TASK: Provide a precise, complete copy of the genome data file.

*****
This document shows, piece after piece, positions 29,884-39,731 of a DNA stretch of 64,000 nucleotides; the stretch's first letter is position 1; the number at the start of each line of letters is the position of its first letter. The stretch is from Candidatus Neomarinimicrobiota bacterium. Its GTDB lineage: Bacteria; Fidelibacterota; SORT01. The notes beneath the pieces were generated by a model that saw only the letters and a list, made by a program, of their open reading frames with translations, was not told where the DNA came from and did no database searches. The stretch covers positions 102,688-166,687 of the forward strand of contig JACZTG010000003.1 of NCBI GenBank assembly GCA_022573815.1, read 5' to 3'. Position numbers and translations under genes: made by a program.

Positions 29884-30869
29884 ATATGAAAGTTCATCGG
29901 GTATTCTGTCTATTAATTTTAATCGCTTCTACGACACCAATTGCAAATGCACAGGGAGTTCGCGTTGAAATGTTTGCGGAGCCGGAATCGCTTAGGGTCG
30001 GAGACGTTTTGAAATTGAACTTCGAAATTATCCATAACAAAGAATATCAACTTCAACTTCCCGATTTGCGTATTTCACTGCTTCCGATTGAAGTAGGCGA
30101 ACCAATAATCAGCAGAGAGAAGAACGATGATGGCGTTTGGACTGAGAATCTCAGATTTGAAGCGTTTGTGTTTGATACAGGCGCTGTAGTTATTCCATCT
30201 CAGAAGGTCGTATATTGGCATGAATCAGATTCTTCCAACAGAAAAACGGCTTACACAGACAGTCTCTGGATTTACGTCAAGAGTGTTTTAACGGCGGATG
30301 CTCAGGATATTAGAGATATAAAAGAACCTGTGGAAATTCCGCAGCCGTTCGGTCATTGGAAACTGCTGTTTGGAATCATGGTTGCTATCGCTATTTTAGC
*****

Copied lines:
This document shows, piece after piece, positions 29,884-39,731 of a DNA stretch of 64,000 nucleotides; the stretch's first letter is position 1; the number at the start of each line of letters is the position of its first letter. The stretch is from Candidatus Neomarinimicrobiota bacterium. Its GTDB lineage: Bacteria; Fidelibacterota; SORT01. The notes beneath the pieces were generated by a model that saw only the letters and a list, made by a program, of their open reading frames with translations, was not told where the DNA came from and did no database searches. The stretch covers positions 102,688-166,687 of the forward strand of contig JACZTG010000003.1 of NCBI GenBank assembly GCA_022573815.1, read 5' to 3'. Position numbers and translations under genes: made by a program.

Positions 29884-30869
29884 ATATGAAAGTTCATCGG
29901 GTATTCTGTCTATTAATTTTAATCGCTTCTACGACACCAATTGCAAATGCACAGGGAGTTCGCGTTGAAATGTTTGCGGAGCCGGAATCGCTTAGGGTCG
30001 GAGACGTTTTGAAATTGAACTTCGAAATTATCCATAACAAAGAATATCAACTTCAACTTCCCGATTTGCGTATTTCACTGCTTCCGATTGAAGTAGGCGA
30101 ACCAATAATCAGCAGAGAGAAGAACGATGATGGCGTTTGGACTGAGAATCTCAGATTTGAAGCGTTTGTGTTTGATACAGGCGCTGTAGTTATTCCATCT
30201 CAGAAGGTCGTATATTGGCATGAATCAGATTCTTCCAACAGAAAAACGGCTTACACAGACAGTCTCTGGATTTACGTCAAGAGTGTTTTAACGGCGGATG
30301 CTCAGGATATTAGAGATATAAAAGAACCTGTGGAAATTCCGCAGCCGTTCGGTCATTGGAAACTGCTGTTTGGAATCATGGTTGCTATCGCTATTTTAGC